To better understand the phosphorylation events of human Skp2 protein in vivo, we immunoprecipitated the ectopically expressed HA-Skp2 protein and analyzed its phosphorylation status by mass spectrum methods. As illustrated in Fig. 5a, we identified phosphorylation of the Ser72 Akt site, the Ser75 site, and a previously reported Ser64 site29 (Supplementary information Fig. S4a–2b). Sequence analysis revealed that the Ser75 site is a putative Casein Kinase I site. Consistent with this, the Casein Kinase I ε isoform was found to specifically associate with Skp2 protein by mass spectrum analysis (data not shown). This finding was further validated by immunoblot analysis of Skp2 immunoprecipitates (Fig. 5b). In addition, inhibition of the CKI kinase activity with specific CKI kinase inhibitors resulted in a decrease of Skp2 expression level in both HeLa and U2OS cell lines (Fig. 5c), indicating that CKI is involved in regulating Skp2 stability by directly phosphorylating the Skp2 protein.
We reasoned that phosphorylation of Ser72 might create a priming site that facilitates phosphorylation of Ser75 by Casein Kinase I, a mechanism that has been reported in the phosphorylation of the Foxo family of transcription factors30 (Fig. 5d). Indeed, we found that substitution of Ser72 to Asp to mimic Akt phosphorylation enhanced phosphorylation of this S72D.Skp2 mutant by CKI (Fig. 5e and Supplementary information Fig. S4c). On the other hand, mutation of the Ser75 site reduced phosphorylation indicating that CKI-mediated phosphorylation of Skp2 occurs at the Ser75 site (Fig. 5f). These data suggest that CKI may function as the Ser75 kinase after a priming phosphorylation of Ser72 by Akt1.
Our previous studies suggested that a region of Skp2 between amino acids 46 and 904,5, which contains both the Akt and CKI phosphorylation sites, is both sufficient and required for interaction with Cdh1. Thus, we further examined how Akt and/or CKI phosphorylation affects the interaction between Cdh1 and Skp2. We find that substitution of both Ser72 and Ser75 with the phospho-mimetic amino acids disrupted the interaction between Skp2 and Cdh1 as detected by both in vitro GST-pull down assays (Fig. 6a and Supplementary information Fig. S4d) and in vivo Co-immunoprecipitation analysis (Supplementary information Fig. S4e). In support of this finding, we further demonstrated that overexpression of activated Akt resulted in reduced interaction between Skp2 and Cdh1 in vivo (Fig. 6b). Next, we asked whether this leads to the stabilization of Skp2. In keeping with previous reports4,5, we found that expression of Cdh1 downregulated wild-type Skp2, while overexpression of activated Akt abolished Cdh1-mediated Skp2 destruction. Importantly, phospho-mimetic mutants of S72 and S75 (S72D and S75D) were resistant to Cdh1-mediated destruction (Fig. 6c). Conversely, depletion of endogenous Cdh1 with siRNA upregulated wild-type Skp2, but not the Skp2 S72D/S75D phospho-mimetic mutant, further supporting the idea that the S72D/S75D mutant is resistant to Cdh1-mediated destruction (Fig. 6d).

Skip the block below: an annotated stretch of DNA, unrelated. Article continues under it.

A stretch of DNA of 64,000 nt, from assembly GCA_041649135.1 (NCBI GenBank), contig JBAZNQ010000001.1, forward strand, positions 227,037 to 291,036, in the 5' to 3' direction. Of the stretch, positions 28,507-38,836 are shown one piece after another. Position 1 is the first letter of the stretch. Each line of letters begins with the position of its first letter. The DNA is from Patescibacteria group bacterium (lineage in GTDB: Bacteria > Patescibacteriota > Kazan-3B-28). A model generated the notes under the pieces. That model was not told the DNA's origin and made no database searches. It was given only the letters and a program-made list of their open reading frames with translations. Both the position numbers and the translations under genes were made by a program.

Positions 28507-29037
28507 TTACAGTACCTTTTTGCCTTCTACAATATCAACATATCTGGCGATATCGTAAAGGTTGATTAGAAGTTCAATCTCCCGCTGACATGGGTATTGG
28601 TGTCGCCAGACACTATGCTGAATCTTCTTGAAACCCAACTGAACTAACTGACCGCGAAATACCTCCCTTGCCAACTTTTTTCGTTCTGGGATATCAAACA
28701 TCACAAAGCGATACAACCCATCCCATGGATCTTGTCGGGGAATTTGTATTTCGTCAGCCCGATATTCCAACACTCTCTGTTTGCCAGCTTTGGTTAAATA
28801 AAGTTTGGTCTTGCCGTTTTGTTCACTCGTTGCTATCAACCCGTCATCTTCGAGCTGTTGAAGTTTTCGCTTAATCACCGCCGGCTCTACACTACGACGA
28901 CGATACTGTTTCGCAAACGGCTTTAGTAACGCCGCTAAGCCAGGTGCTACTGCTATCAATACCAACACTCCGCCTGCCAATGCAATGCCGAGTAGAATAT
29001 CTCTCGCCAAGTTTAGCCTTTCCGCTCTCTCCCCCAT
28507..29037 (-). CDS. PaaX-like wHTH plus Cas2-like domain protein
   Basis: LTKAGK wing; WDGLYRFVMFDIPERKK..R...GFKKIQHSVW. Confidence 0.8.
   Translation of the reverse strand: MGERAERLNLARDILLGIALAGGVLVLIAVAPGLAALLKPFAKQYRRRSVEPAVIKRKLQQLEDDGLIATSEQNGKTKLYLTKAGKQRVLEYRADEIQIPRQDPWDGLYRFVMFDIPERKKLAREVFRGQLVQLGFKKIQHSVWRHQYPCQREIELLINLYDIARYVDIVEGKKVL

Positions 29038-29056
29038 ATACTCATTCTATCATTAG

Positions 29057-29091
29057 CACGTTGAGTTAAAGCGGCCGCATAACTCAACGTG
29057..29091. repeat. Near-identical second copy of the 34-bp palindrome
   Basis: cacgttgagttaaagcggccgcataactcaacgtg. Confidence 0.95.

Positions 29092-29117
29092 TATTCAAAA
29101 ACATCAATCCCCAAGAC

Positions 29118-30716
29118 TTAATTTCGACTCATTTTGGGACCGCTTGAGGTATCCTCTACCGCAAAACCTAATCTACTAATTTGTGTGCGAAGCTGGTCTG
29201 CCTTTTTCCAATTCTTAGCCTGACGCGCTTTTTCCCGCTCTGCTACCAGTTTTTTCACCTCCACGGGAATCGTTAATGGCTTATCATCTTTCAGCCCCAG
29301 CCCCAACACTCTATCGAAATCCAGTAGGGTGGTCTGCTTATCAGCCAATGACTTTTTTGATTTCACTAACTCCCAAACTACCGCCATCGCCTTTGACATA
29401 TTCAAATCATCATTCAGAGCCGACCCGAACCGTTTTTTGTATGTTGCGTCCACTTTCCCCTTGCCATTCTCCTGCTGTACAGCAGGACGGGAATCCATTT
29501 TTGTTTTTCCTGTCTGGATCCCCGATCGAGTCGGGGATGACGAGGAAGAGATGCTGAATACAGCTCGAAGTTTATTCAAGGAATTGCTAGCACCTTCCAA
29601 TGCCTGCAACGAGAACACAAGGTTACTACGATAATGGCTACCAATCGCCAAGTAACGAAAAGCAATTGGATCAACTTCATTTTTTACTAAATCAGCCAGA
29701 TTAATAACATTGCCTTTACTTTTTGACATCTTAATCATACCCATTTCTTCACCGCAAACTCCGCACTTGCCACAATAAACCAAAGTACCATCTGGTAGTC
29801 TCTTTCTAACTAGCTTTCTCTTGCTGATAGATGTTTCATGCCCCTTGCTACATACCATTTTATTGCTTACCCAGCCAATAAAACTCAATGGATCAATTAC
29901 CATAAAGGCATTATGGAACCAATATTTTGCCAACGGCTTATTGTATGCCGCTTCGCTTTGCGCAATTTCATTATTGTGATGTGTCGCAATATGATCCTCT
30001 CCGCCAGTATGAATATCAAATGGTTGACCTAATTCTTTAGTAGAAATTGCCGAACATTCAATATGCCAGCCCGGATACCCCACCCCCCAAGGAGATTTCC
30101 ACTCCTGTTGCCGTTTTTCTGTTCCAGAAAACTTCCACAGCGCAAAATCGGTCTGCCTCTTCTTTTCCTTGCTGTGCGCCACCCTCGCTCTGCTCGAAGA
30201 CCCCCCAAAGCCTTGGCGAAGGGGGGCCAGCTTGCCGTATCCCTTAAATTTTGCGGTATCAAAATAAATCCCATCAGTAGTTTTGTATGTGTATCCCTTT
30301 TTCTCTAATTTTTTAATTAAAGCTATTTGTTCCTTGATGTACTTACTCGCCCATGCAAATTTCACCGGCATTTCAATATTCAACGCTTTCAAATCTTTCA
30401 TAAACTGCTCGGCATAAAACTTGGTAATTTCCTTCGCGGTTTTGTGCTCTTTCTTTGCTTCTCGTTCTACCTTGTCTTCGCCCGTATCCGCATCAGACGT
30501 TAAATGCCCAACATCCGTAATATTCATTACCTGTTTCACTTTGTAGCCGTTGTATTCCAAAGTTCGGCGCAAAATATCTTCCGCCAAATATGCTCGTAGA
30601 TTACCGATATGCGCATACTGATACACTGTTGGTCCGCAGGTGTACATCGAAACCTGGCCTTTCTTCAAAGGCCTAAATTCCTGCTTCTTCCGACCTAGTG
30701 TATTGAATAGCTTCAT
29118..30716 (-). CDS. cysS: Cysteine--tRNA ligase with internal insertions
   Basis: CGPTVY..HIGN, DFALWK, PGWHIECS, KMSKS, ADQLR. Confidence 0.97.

Although to date Cdh1 is the only identified E3 ligase that targets Skp2, Akt1-mediated Skp2 regulation could occur through either Cdh1-dependent or Cdh1-independent mechanisms. To further test the contribution of Cdh1 in Akt-dependent regulation of Skp2, we used siRNA. Fig. 6e shows that depletion of Akt1, but not Akt2, leads to a reduction of Skp2 protein levels and subsequent accumulation of p27. Conversely, depletion of Cdh1 enhanced upregulation of Skp2 and downregulation of p27. Interestingly, Skp2 levels were restored to normal control levels when both Cdh1 and Akt1 were concomitantly depleted. This result suggests that Cdh1 is required for the ability of Akt1 to regulate Skp2. Thus, in normal cycling cells, the ability of Akt1 to phosphorylate Skp2 at S72 protects Skp2 from Cdh1-mediated degradation, such that loss of Akt1 leads to enhanced Skp2 degradation primarily through the Cdh1-dependent destruction pathway. Consistent with this, we also found that in T98G cells released from serum starvation, Skp2 expression showed up earlier than most APC/Cdh1 substrates (Data not shown)31,32.
Time course experiments in cells expressing Skp2 mutants and treated with the protein synthesis inhibitor cycloheximide revealed that the effects of Akt on Skp2 protein levels are due to alterations in the half-life of the Skp2 protein (Fig. 7a and 7b). To further investigate the effects of Akt1 activity on Skp2 protein levels, various Skp2 constructs were transfected with or without activated Myr.Akt and their expression levels were monitored during the cell cycle progression. As shown in Figs. 7c and 7d, wild-type Skp2 protein levels rapidly decline in early G1 when APC/Cdh1 is active, and expression of activated Akt delayed the rate of degradation. The S72A mutant was degraded significantly more rapidly than wild-type Skp2. Conversely, the S72D/S75D mutant was degraded with slower kinetics than wild-type Skp2. Collectively, these data demonstrate that Akt phosphorylation influences the destruction of Skp2 governed by APC/Cdh1.